A substantial landholding
Mr and Mrs Davies had farmed for over fifty years. Starting in 1961, they added to their land over the years, amassing a substantial holding with a dairy led business totalling £3.15 million net of CGT (at 28% on the land) by the time of the claim.
By 17, it was clear that Eirian was the only one of their children to want to take on the family business. This pleased Mr Davies and he told Eirian that she would one day have the farm. In return Eirian understood that she would have to work on the farm, which she did initially for no wages other than board, lodging and money for clothes and leisure.
Four years later, Eirian left after an argument with her father. Although reconciled a year later, arguments between the family members would shape the following years.
In 1990 Eirian returned to the farm with her new husband, carrying out milking, veterinary and general farming work. In 1997, a partnership agreement was drawn up between Eirian and her parents but was never entered into. By 1998, Eirian and her husband were living in one of the farm houses rent free, although they made improvements to the house, for which they were only partially reimbursed. At this time, Eirian was under the impression she was a partner and would be entitled to an equal share in the profits of the business.
In 2001, Eirian left the farm. She had had enough and by her own admission, no longer had any expectations of a future in the business. She had little further involvement until 2006, when she returned after the breakdown of her marriage. This return was short lived after further arguments. Eirian returned at her father’s request on Boxing Day 2007, when he told her that the property would be hers to live in for life.
Eirian worked at the farm for the following four years in return for £1,500 per month, rising to £2,000 per month by 2012. During this time, Eirian was shown a draft will under which she was left the land and buildings and a share in the company. A will was eventually made in which Mr Davies left Eirian his shares in the farming business. Eirian reacted to this angrily and rejected it. The relationship further deteriorated and she left for the last time after a physical altercation in 2012, bringing any expectations on the farm to an end.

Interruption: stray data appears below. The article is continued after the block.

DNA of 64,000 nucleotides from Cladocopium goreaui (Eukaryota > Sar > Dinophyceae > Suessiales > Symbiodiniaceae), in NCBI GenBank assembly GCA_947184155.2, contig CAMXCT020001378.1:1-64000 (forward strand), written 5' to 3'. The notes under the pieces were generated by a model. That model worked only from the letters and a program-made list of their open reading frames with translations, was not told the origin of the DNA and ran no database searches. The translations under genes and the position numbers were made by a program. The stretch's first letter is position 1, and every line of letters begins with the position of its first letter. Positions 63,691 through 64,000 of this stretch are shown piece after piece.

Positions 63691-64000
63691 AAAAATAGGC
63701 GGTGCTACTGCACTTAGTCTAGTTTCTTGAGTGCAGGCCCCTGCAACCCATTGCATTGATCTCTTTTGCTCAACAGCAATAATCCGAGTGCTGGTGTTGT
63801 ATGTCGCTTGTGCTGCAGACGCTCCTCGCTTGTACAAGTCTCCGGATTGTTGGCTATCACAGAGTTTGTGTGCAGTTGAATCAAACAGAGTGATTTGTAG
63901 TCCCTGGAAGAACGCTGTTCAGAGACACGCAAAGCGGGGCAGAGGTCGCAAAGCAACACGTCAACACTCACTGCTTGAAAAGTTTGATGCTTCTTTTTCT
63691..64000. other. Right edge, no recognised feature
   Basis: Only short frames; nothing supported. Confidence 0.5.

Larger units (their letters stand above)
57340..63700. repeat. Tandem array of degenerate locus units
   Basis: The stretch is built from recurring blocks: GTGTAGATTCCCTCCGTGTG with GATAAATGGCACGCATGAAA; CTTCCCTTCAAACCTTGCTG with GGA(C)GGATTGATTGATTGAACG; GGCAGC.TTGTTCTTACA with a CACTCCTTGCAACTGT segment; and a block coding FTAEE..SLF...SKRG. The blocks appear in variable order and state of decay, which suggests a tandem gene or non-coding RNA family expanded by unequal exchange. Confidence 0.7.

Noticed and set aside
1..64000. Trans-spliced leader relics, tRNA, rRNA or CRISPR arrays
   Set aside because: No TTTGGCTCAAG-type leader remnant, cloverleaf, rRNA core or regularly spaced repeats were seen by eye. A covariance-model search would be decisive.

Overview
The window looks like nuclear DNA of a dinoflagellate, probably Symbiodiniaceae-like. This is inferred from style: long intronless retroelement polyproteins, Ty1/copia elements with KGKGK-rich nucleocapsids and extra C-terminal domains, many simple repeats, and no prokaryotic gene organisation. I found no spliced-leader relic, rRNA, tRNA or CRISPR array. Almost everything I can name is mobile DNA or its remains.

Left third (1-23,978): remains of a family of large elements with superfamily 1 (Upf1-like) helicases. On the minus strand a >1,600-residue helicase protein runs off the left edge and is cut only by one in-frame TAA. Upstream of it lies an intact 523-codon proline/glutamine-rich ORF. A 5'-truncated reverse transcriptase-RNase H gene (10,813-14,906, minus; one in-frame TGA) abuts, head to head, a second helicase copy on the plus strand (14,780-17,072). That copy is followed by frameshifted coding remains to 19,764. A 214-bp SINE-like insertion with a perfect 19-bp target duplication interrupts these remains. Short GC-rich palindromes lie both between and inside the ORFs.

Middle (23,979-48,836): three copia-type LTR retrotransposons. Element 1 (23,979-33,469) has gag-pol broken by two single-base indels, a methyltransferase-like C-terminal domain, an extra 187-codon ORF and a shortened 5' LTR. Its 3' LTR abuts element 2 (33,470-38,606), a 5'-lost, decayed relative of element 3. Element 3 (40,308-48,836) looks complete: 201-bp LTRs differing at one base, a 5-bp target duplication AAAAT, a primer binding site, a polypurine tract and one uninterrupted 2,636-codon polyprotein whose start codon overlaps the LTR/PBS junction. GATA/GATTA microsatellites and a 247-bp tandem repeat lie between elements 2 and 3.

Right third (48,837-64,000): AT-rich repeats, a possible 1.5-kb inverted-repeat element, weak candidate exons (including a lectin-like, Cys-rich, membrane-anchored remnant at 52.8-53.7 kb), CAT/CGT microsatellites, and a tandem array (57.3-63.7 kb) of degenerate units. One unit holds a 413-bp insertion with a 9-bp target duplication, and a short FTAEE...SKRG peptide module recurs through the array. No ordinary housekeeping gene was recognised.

In 2013 Eirian brought a claim for an interest in the land and business. She used the doctrine of equitable estoppel to make her claim. That is, she claimed her parents had promised her land and a share of the business. Had she not worked on the farm, she claimed she would have obtained employment working for shorter hours and better pay. The Chancery Court found that Eirian was entitled to some equitable relief and awarded £1.3million as a fair reflection of the expectation and detriment Eirian experienced.
A complicated series of different expectations
The Court of Appeal found that the judge had applied too broad a brush and failed to analyse the facts sufficiently. Eirian’s equity was raised through ‘a complicated series of different, sometimes mutually incompatible’ expectations. In some cases, these expectations had been repudiated or later superseded after walk outs in which Eirian herself admitted to giving up on the farm. This had led to a clear break in expectations. The weight applied to Eirian’s expectations (which the court found to be inflated) had to be viewed in terms of an overall assessment. This gave rise to a more ‘modest’ remedy of £500,000.
Davies v Davies is a claim rooted in a bitter family dispute. However, the principle of proprietary estoppel is one that will concern any landowner: the principle that an interest in land can be created without intention or any formalities. The necessary ingredients are:
- an assurance of sufficient clarity;
- reliance by the claimant on that assurance; and
- detriment to the claimant in consequence of their reasonable reliance.
If such an equity is established, the court must award a remedy necessary to avoid an unconscionable result. Proportionality lies at the heart of the doctrine but there is broad judgemental discretion. This case was an exercise in control of that discretion but it was also a demonstration of how hard it can be to unpick this type of claim, so heavily based in fact. Whichever side of the dispute you sit, the key message to take away from Davies v Davies must be the importance of documenting arrangements properly. Or perhaps that no matter how appropriate the remedy in law, family relationships are often harder to mend.
Case: Davies v Davies case no. A3/2015/0741